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Drop Outs and Bloopers: Behind the Scenes of Canine Science

The views expressed are those of the author and are not necessarily those of Scientific American.


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I judge dogs when I meet them, but not in the way you might expect. You see, every dog and owner I meet gets filtered through a lens called “Potential Canine Science Study Participants.”

The growing field of canine behavior and cognition research is not built on the backs of lab beagles. Instead, research depends on the kindness and interest of dog owners who sign up their dogs to join any of the canine studies around the globe.

So whenever I meet a dog in NYC, I’m thinking, “Would your human companion be interested in signing you up for a study at the Horowitz Dog Cognition Lab?” And, just as important, “Would you, Mr. or Ms. Dog, be interested in participating in a study?” Nine out of ten times (not an exact science) the answer is yes.**

But dog participation doesn’t always go as planned. Which leads to one of the most interesting yet overlooked sections of research papers — the section that reports the dogs who didn’t make it into the final results. A blooper reel of sorts. These nuggets hidden in dense research papers offer little windows into the world of dogs and canine research methodologies. Why did a dog not perform according to plan? Was the dog not interested in playing along with the tasks required by the study? Or maybe the owner or experimenter goofed up the execution. Let’s take a look:

A 2010 study by Kundey et al. dropped six subjects:
– One dog was excluded due to “interference from a squirrel.” Let’s all take a moment and imagine what that could look like.
– Another dog was excluded for “excessive activity.” Which could be code for this.
– Another dog was excluded for food aggressiveness. Obviously not helpful in a study that involved food.
– Other dogs were excluded for experimenter or owner error.

Another study by Range et al. (2009) required dog subjects to “give a paw” to an experimenter numerous times. A number of subjects didn’t make it into the final results:
– A pair of dogs “was excluded because one of them (a border collie) tried to herd the partner dog instead of concentrating on the task.”
– Two subjects were excluded because they “refused to cooperate with the experimenter to give the paw 30 times in the assessment session.” I’ll give a high five to the dogs who cooperated. They must be expert patty-cake players (but in all seriousness, raising a paw is often considered a submissive behavior, not a game of patty-cake).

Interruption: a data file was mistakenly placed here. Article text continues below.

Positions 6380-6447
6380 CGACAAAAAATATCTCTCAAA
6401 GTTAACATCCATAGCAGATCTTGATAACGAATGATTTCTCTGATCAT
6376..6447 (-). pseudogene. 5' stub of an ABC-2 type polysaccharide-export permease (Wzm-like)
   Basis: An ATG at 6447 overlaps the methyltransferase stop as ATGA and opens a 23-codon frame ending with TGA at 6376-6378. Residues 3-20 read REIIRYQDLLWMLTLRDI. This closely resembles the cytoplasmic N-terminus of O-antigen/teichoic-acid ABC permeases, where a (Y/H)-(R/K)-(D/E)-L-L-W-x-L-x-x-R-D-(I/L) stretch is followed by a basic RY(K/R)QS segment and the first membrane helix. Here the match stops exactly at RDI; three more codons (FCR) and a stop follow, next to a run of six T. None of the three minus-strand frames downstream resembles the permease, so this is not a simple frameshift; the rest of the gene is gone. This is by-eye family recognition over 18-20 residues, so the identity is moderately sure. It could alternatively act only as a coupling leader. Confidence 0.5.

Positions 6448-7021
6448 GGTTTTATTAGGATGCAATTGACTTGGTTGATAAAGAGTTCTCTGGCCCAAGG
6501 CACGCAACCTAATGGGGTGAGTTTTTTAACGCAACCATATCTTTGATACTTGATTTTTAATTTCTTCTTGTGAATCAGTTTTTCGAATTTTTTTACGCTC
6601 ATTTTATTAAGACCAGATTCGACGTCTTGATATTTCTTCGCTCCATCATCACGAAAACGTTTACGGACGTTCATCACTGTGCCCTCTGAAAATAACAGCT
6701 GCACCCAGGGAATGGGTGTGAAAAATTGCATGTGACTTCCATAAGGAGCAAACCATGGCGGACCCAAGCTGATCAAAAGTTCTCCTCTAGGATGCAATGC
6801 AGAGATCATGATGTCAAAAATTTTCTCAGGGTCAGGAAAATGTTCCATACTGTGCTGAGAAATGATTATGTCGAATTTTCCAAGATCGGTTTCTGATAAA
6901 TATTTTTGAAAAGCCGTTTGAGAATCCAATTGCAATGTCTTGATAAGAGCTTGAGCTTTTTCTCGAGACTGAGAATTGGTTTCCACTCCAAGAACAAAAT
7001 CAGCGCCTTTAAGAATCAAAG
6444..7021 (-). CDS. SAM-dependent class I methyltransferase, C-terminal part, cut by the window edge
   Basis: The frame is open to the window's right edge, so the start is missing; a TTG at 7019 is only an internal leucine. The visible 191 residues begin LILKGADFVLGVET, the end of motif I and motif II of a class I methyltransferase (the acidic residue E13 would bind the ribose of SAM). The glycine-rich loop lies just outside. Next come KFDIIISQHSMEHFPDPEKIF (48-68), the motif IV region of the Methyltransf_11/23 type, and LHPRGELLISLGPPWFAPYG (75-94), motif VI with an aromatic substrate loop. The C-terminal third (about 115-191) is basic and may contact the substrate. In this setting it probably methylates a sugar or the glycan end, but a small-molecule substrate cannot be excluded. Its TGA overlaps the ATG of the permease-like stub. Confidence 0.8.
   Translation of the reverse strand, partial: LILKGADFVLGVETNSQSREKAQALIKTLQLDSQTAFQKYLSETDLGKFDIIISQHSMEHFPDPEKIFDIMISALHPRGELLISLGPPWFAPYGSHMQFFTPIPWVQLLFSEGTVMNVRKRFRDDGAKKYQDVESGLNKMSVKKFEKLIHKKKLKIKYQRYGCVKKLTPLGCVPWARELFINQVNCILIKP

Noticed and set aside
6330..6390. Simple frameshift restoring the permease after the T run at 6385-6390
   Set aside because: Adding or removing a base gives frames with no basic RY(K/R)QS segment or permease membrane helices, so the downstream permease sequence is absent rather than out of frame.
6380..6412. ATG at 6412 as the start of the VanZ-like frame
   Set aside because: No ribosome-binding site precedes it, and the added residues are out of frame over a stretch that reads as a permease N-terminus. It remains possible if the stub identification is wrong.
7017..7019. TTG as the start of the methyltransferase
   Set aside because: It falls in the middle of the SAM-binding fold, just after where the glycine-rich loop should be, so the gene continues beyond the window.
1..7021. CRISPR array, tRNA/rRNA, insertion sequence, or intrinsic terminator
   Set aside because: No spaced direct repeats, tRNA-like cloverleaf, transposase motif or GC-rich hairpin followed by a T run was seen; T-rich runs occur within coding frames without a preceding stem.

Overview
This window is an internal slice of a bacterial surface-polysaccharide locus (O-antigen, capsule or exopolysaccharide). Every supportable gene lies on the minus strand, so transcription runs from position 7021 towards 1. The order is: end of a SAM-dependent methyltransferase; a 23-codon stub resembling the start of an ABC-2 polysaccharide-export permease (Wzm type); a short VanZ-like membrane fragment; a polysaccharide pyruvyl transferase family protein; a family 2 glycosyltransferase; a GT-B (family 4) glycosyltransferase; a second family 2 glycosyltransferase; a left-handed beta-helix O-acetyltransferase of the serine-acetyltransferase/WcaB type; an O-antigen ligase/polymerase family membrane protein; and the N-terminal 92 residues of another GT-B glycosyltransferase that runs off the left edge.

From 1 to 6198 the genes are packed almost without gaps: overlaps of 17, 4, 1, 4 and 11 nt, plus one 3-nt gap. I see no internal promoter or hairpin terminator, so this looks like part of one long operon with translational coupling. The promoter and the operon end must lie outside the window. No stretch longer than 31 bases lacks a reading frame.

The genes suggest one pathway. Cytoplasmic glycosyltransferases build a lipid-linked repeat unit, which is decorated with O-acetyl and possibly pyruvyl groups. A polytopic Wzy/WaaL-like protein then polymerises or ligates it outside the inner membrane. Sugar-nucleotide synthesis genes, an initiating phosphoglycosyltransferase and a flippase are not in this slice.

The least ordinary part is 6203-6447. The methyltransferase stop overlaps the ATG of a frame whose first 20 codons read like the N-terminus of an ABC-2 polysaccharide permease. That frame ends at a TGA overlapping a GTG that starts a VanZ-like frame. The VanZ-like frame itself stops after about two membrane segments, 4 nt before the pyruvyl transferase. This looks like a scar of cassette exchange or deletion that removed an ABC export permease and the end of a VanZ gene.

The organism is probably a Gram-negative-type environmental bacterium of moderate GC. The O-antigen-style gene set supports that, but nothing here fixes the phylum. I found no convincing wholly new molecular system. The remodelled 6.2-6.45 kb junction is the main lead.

– Another dog “had to be excluded because the owner decided to stop the experiment after her first dog was tested.”
– And finally, “one died because of old age before the assessment session could be conducted.”

So when working with dogs, not everything is going to work for every dog, and things don’t always go as planned. After all, do other areas of science have to worry about a squirrel mucking up their study?

**This participation rate is high because, like most canine behavior research, our work incorporates a variety of methodologies that are a good fit for dogs with different personalities: some studies include food and treats while others don’t, some include the presence of other dogs, others don’t, some include the direct participation of owners, other don’t … some include nuts, Mounds don’t … you get the picture. Owners complete a short online questionnaire and bam! They’re added to our database of “People interested in participating in canine science studies at the Horowitz Dog Cognition Lab.” They’ll then be contacted about our future studies. And, for a somewhat comprehensive list of canine behavior and cognition groups around the globe, check out my website. Other canine research groups are looking for study participants too!

Images: Flicker Creative Commons: dogs and squirrel.

References
Kundey et al. 2010. Domesticated dogs (Canis familiaris) react to what others can and cannot hear. Applied Animal Behaviour Science. 126, 45–50.
Lorenz, K. 1954. Man meets dog. London: Methuen.
Range et al. 2008. The absence of reward induces inequity aversion in dogs. Proceedings of the National Academy of Sciences of the United States of America 106, 340–345.

Julie Hecht About the Author: Julie Hecht is a canine behavioral researcher and science writer in New York City. She would really like to meet your dog. Follow on Twitter @DogSpies.

The views expressed are those of the author and are not necessarily those of Scientific American.





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